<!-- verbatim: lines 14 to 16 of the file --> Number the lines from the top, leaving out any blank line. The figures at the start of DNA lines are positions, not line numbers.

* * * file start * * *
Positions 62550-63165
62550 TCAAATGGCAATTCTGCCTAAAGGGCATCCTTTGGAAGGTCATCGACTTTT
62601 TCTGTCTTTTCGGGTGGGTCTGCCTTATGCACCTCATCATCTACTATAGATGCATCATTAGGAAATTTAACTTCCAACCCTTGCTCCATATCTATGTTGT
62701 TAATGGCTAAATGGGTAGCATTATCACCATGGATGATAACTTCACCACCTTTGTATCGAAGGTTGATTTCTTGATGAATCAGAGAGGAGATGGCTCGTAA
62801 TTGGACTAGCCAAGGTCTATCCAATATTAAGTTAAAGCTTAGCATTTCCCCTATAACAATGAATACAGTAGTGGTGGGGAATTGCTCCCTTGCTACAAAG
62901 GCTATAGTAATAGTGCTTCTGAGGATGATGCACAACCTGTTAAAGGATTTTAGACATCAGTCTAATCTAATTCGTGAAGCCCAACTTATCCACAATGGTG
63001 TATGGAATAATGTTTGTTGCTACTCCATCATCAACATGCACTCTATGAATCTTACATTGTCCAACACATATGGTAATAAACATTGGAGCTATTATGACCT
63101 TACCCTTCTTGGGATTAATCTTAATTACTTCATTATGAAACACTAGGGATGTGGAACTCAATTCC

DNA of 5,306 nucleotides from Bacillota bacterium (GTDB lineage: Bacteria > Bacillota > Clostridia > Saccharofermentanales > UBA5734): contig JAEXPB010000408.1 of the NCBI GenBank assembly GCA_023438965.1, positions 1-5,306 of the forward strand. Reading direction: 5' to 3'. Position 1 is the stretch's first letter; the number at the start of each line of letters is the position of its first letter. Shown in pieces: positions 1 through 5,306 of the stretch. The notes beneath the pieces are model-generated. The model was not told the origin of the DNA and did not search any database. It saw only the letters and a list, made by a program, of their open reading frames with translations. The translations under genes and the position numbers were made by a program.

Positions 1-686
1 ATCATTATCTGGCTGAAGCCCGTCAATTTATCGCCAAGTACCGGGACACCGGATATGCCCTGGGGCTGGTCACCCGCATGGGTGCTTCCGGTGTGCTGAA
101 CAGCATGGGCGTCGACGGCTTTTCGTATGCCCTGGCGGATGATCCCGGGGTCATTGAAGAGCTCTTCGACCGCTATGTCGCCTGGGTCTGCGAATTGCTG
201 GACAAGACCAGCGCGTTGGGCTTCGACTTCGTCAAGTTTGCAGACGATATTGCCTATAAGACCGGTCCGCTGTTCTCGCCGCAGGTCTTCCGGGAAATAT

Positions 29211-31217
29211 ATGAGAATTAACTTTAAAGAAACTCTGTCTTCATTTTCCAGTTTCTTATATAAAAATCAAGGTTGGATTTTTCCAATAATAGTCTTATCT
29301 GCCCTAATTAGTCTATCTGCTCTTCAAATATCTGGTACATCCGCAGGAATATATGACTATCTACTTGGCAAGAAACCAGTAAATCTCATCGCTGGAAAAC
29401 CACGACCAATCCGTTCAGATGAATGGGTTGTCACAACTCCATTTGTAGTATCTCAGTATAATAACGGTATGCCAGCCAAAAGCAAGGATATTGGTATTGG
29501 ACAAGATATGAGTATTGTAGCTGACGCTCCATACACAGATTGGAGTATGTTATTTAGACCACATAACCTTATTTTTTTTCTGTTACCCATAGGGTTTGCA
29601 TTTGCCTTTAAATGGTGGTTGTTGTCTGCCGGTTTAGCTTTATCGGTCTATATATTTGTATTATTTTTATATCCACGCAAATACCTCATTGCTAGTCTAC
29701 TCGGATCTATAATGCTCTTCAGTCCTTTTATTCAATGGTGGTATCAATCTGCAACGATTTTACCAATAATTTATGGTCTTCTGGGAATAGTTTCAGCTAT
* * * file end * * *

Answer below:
Positions 29211-31217
29211 ATGAGAATTAACTTTAAAGAAACTCTGTCTTCATTTTCCAGTTTCTTATATAAAAATCAAGGTTGGATTTTTCCAATAATAGTCTTATCT
29301 GCCCTAATTAGTCTATCTGCTCTTCAAATATCTGGTACATCCGCAGGAATATATGACTATCTACTTGGCAAGAAACCAGTAAATCTCATCGCTGGAAAAC